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Body + BrainBody & Brain

When Camping, Circadian Clocks Kick In

ByShraddha ChakradharNOVA NextNOVA Next

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Many people like to hit the trail and go camping to unwind for a weekend or unplug for a week. But little do they know that the great outdoors may also be resetting their circadian clocks.

Research from the University of Colorado Boulder shows that camping for as short as one week at a time turns even self-described “night owls” into early risers. By studying the melatonin levels in eight individuals for one week each during their normal routines and while camping, the scientists were able to monitor how exposure to natural light changed subjects’ sleep patterns.

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According to the study, which was published August 1 in Current Biology , our modern environment shifts our circadian clocks, the body’s natural timekeeper.

Here’s Deborah Netburn, writing for the L.A. Times:

When the participants were camping, their bodies started to release melatonin around sunset, and stopped releasing melatonin around sunrise—an average of two hours earlier than at home.

Additionally, the campers weren’t getting up for an entire hour after their bodies stopped releasing melatonin, making it easier for them to wake up in the morning.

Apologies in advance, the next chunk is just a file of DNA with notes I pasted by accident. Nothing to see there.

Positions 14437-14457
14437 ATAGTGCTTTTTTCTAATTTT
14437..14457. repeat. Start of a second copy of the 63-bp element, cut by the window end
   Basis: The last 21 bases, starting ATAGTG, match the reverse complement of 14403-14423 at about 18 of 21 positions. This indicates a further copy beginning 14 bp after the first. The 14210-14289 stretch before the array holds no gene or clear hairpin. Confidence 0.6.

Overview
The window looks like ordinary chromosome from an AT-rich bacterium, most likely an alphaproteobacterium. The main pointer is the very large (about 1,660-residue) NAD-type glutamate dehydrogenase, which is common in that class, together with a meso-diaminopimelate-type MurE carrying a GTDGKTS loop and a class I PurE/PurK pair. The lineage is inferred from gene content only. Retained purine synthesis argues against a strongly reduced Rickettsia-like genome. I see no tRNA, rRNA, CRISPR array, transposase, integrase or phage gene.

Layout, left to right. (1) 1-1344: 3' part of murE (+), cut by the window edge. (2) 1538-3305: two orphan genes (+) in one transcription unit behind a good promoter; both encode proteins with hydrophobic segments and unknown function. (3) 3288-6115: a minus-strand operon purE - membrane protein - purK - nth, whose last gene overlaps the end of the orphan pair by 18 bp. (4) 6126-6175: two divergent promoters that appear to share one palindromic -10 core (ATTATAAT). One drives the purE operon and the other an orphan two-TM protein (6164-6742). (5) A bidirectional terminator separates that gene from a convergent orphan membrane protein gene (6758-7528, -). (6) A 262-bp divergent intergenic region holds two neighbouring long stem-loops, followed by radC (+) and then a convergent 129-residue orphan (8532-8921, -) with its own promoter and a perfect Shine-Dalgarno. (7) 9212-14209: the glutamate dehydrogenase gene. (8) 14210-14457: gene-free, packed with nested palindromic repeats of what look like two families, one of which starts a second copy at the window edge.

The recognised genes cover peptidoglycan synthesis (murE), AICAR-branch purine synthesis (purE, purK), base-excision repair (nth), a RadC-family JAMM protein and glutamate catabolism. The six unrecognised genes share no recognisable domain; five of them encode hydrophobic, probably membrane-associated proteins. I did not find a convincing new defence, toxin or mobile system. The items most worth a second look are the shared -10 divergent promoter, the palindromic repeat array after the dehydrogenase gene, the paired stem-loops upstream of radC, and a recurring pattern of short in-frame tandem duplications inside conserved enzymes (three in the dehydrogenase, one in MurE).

Many of the participants woke up before melatonin offset at home, which is related to feeling sluggish in the morning.

The researchers are not suggesting that camping is a cure-all for sleep problems. The study was small, and the participants were all healthy, active adults with no sleep issues. The researchers would like to see additional testing on a larger number of subjects, across different age groups and cultures.

When at home, the subjects in the study tended to stay up until after midnight, while waking up at 8:00 in the morning. After a week of being exposed to natural light while camping, however, the circadian clock shifted two hours back even though they had complete control over their sleep schedules.

Natural Light
Camping exposes us to natural light and changes our sleep patterns.

So if you’re not a morning person, there’s hope yet. But don’t worry—you won’t have to start sleeping in the backyard. Rather, just to increase your exposure to sunlight, whether by keeping the curtains pulled back or taking a break from fluorescent office lights by stepping outdoors.

Photo credit: Flickr/Jimi M (CC)

Current Biology, Wright et al.: "Entrainment of the Human Circadian Clock to the Natural Light-Dark Cycle."